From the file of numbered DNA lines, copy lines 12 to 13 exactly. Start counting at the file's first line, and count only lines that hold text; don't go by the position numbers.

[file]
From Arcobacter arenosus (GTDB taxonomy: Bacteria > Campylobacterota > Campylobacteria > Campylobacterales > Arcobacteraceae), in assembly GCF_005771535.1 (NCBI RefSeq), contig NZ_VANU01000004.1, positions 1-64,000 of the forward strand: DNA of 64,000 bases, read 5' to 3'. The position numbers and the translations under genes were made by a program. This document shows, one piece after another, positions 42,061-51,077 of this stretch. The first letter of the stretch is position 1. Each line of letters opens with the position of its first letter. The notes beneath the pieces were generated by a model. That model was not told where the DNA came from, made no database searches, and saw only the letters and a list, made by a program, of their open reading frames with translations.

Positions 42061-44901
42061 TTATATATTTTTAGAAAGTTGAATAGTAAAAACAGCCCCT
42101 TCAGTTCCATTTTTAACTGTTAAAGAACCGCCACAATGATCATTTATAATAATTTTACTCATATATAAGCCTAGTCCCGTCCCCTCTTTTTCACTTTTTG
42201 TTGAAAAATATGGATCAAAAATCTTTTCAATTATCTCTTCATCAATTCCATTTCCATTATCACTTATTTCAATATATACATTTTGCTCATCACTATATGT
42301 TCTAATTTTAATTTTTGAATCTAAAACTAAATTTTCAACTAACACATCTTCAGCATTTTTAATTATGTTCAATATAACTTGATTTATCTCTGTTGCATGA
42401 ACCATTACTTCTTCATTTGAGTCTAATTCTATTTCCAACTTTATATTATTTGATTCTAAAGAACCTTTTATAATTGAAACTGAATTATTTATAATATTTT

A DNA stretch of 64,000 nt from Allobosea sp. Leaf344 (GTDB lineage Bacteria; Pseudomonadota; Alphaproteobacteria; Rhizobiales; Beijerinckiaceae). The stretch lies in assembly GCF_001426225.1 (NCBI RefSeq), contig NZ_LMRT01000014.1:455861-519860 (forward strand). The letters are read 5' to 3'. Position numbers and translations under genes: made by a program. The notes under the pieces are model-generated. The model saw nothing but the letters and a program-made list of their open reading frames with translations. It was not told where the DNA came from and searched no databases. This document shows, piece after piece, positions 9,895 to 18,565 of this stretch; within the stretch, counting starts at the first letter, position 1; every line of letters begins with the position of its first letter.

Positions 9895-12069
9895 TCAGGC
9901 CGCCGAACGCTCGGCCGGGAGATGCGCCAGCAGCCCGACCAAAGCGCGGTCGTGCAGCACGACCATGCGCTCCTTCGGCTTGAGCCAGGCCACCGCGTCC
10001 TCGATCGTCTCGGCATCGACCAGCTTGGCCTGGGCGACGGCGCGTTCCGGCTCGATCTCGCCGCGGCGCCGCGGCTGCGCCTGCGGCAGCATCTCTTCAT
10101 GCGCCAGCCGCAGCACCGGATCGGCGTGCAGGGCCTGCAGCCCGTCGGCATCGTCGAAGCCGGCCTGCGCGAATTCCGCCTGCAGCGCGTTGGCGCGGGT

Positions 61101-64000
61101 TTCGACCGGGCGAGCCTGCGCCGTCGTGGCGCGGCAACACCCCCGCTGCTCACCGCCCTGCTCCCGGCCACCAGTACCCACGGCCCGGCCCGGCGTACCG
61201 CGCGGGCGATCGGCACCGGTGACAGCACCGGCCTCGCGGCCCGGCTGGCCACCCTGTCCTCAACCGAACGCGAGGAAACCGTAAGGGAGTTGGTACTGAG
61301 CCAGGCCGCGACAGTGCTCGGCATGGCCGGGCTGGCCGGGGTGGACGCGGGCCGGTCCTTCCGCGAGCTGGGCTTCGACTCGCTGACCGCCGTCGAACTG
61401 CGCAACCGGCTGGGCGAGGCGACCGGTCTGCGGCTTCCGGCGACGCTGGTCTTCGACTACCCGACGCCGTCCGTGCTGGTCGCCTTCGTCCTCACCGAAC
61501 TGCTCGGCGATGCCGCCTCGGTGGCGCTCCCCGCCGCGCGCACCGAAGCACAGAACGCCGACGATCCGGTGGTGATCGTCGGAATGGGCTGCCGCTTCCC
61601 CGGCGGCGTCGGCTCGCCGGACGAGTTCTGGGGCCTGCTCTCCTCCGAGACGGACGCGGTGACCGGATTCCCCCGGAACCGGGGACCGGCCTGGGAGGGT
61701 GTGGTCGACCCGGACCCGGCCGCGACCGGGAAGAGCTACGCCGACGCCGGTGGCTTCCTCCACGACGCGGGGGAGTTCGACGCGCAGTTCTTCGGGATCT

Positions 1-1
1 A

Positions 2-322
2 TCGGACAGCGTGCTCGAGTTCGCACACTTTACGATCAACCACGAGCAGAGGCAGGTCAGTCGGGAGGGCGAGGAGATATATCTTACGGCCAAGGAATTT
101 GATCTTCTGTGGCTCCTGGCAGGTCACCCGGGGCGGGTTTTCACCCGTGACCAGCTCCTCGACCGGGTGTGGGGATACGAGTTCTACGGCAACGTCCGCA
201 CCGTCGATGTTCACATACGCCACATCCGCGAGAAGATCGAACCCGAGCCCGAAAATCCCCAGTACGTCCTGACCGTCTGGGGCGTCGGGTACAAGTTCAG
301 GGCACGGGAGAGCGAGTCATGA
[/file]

10001 TCGATCGTCTCGGCATCGACCAGCTTGGCCTGGGCGACGGCGCGTTCCGGCTCGATCTCGCCGCGGCGCCGCGGCTGCGCCTGCGGCAGCATCTCTTCAT
10101 GCGCCAGCCGCAGCACCGGATCGGCGTGCAGGGCCTGCAGCCCGTCGGCATCGTCGAAGCCGGCCTGCGCGAATTCCGCCTGCAGCGCGTTGGCGCGGGT